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Biden’s winter Covid plan is what a new normal might look like

The pandemic refuses to quit. What can the White House do about it?

President Joe Biden speaks from a lectern in front of a White House fireplace decorated for Christmas.
The Biden White House is trying to get out ahead of the omicron variant threat, detailing a new plan to accelerate vaccinations, increase testing, and make treatments widely available.
Oliver Contreras/Bloomberg via Getty Images

Experts were already a little worried about another winter surge of Covid-19. Now the omicron variant has amplified those concerns, though we still don’t know to what extent it will alter the course of the pandemic.

The Biden administration is trying to get ahead of the threat, detailing a new plan to accelerate vaccinations, increase testing, make treatments widely available, and deploy teams of public health experts to any hot spots that emerge in the coming months.

Taken together, the plan reads like the consensus you would probably find if you asked a few hundred public health experts what we should be doing; in fact, some experts are annoyed some of these things weren’t already being done. Even so, a few provisions — such as promising insurance reimbursement for tests rather than providing them for free — raise eyebrows.

But overall, experts seem to think the plan hits the important points. The real question is how much of an impact any program from the federal government can have at this point. Some state governments are resistant to even the most basic measures, such as masks in schools; 16 percent of adults said in October they will definitely not get the Covid-19 vaccine, the highest share recorded by the Kaiser Family Foundation (KFF) in its vaccine surveys. People have dug in.

The administration knows it can’t stop Covid-19, omicron variant or otherwise. But this is its attempt to lower the barriers for people to coexist with Covid-19: by making it easier to get a vaccine, to get tested, and to get meds if you are sick.

Biden’s winter Covid-19 plan, briefly explained

The plan announced Thursday by the Biden administration covers the full spectrum of the federal response. It starts with booster shots.

The Centers for Disease Control and Prevention (CDC) has already revised its recommendations, urging all adults over 18 to get an additional dose of a Covid-19 vaccine six months after their second Moderna or Pfizer/BioNTech shot (or two months after their first shot if they received the Johnson & Johnson vaccine). Many experts are cautiously optimistic that boosters received now will also be protective against omicron if the variant starts to spread widely in the US, though how much protection the current vaccines provide remains to be seen.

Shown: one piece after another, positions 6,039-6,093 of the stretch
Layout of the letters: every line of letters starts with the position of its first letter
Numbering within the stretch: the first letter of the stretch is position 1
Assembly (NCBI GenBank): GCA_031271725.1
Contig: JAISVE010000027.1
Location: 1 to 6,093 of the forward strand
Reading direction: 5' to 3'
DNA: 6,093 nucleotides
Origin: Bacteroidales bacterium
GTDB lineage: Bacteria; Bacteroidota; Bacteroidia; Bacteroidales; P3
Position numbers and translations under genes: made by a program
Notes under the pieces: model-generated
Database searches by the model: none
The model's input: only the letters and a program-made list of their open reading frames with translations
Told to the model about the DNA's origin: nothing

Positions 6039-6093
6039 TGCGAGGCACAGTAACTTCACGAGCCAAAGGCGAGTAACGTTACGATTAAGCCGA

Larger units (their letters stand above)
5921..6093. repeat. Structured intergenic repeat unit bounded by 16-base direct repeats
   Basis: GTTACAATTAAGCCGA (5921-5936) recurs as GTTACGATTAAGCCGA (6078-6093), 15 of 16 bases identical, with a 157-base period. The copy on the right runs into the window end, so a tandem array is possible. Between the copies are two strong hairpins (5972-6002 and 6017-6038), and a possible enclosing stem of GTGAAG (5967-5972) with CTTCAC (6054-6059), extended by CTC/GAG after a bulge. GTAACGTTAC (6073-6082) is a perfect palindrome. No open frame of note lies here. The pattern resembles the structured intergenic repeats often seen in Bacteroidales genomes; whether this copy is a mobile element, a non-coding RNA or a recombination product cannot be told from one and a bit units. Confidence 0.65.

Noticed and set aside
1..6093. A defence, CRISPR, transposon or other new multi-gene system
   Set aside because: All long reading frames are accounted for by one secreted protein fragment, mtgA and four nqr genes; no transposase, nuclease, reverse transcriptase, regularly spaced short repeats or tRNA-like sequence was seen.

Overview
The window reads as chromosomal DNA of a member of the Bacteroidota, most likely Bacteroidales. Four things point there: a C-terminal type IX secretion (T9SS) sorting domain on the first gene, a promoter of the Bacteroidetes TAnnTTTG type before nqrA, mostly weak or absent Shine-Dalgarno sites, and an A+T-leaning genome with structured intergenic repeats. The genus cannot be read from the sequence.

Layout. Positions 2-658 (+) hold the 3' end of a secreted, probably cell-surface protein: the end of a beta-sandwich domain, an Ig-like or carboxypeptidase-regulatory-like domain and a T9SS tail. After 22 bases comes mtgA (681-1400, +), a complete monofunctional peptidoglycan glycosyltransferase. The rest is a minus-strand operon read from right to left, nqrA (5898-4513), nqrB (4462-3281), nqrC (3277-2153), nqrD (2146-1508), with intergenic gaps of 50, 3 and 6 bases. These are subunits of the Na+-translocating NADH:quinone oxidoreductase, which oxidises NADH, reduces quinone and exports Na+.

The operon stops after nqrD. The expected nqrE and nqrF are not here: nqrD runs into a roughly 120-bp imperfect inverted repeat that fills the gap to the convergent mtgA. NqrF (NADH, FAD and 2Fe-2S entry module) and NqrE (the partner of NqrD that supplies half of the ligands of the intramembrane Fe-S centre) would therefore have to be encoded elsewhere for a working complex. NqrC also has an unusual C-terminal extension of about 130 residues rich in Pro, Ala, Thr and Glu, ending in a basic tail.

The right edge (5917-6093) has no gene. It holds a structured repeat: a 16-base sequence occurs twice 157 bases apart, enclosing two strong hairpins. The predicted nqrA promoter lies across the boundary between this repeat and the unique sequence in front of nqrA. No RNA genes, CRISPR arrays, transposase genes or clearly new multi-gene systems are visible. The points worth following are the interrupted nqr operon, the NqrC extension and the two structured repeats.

The Biden administration is partnering with the AARP for an education campaign to get seniors boosted and plans outreach from Medicare as well. While there is still some debate about the value of boosters for young and healthy adults, almost every expert agrees that older Americans and people who have a compromised immune system should receive another shot. AARP also pledged to coordinate ride-hailing programs to get people to their booster appointments, and the White House is calling on employers to give workers paid time off to get their shots.

However, 30 percent of Americans remain unvaccinated — including a lot of kids between 5 and 12, who are currently eligible for the vaccines. (Shots for kids younger than 5 are expected to be approved sometime early next year.) Community health centers are going to hold family vaccination days and FEMA is going to set up mobile vaccination clinics. Medicaid will also reimburse doctors for talking with families about getting children vaccinated.

This will be an uphill battle: According to the KFF October survey, 30 percent of parents say they will “definitely not” get their child vaccinated and another 33 percent plan to wait and see. And many adults who are currently unvaccinated insist they will never get a shot.

Testing remains essential to tracking and stemming the virus’s spread, letting people know if they need to isolate or seek medical attention. The Biden administration plans to issue new regulations to permit patients to seek reimbursement from their health insurer if they purchase an over-the-counter test; they also plan to distribute more tests for free through community health centers and other providers including pharmacies.

Another component of the plan is “strike” teams that can be deployed to support hospitals strained because of staffing shortages, to provide monoclonal antibody treatments in areas with high spread, and disease investigators to assist with tracking the virus.

There are also stricter rules for international travelers, requiring a negative Covid-19 test within a day before boarding a plane. And as part of the plan, the federal government will take responsibility for doling out the new antiviral medications if and when they are authorized by the FDA.

It’s a pretty comprehensive plan, though experts still see some shortcomings.